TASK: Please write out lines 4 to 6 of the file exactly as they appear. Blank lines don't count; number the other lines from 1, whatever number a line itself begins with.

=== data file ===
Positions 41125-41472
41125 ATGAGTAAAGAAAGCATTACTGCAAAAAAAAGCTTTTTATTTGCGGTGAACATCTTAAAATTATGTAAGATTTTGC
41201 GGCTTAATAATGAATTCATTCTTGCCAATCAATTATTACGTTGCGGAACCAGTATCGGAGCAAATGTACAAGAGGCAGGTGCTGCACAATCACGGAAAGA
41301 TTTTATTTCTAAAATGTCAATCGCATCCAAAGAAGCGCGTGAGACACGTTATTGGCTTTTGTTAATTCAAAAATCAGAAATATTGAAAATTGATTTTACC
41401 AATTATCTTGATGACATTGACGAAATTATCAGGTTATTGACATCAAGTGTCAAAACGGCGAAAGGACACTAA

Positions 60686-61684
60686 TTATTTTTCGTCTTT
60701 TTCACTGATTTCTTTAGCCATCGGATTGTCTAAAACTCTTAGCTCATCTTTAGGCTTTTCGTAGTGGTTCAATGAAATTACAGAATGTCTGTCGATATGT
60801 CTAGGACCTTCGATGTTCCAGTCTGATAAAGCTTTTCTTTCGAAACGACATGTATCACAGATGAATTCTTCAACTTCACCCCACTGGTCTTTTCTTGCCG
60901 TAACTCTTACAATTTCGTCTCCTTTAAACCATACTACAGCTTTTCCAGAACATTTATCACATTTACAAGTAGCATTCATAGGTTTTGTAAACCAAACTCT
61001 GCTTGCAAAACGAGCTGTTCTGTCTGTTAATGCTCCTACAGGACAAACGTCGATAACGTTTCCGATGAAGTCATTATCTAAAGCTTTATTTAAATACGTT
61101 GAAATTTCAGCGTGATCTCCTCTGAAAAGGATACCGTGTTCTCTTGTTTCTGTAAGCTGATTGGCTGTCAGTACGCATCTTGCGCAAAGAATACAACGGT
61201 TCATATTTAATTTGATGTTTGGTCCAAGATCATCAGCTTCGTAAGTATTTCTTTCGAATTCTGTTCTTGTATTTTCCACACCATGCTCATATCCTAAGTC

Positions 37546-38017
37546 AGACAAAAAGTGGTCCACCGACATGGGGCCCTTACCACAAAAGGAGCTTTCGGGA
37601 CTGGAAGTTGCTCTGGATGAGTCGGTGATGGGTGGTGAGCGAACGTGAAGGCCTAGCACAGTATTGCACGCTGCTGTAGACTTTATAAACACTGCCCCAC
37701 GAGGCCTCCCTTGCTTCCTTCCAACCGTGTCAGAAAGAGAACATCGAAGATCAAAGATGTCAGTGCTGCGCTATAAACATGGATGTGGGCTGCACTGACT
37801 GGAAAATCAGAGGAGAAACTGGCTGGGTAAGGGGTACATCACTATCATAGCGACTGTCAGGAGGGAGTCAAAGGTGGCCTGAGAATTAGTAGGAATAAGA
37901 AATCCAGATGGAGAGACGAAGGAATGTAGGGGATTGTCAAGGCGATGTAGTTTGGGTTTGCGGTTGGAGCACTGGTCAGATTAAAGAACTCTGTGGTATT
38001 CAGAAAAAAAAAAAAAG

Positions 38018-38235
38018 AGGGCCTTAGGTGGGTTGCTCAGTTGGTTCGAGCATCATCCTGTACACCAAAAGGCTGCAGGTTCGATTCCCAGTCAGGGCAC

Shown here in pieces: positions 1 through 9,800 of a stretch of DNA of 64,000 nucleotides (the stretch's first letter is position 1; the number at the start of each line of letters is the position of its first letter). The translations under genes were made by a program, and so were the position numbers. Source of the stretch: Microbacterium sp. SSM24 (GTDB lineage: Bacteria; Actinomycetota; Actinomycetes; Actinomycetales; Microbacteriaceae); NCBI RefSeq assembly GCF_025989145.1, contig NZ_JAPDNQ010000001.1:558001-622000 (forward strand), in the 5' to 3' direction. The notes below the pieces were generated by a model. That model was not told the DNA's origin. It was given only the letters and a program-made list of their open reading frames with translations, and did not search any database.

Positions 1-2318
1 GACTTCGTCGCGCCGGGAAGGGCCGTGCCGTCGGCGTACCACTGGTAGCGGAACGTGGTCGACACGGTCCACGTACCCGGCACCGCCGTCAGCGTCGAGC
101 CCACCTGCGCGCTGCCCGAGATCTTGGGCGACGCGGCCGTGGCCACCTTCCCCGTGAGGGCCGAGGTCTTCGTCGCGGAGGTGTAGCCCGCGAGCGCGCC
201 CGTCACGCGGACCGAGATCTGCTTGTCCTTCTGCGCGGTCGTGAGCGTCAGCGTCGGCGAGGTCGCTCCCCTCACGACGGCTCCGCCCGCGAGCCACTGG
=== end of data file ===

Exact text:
41301 TTTTATTTCTAAAATGTCAATCGCATCCAAAGAAGCGCGTGAGACACGTTATTGGCTTTTGTTAATTCAAAAATCAGAAATATTGAAAATTGATTTTACC
41401 AATTATCTTGATGACATTGACGAAATTATCAGGTTATTGACATCAAGTGTCAAAACGGCGAAAGGACACTAA

Positions 60686-61684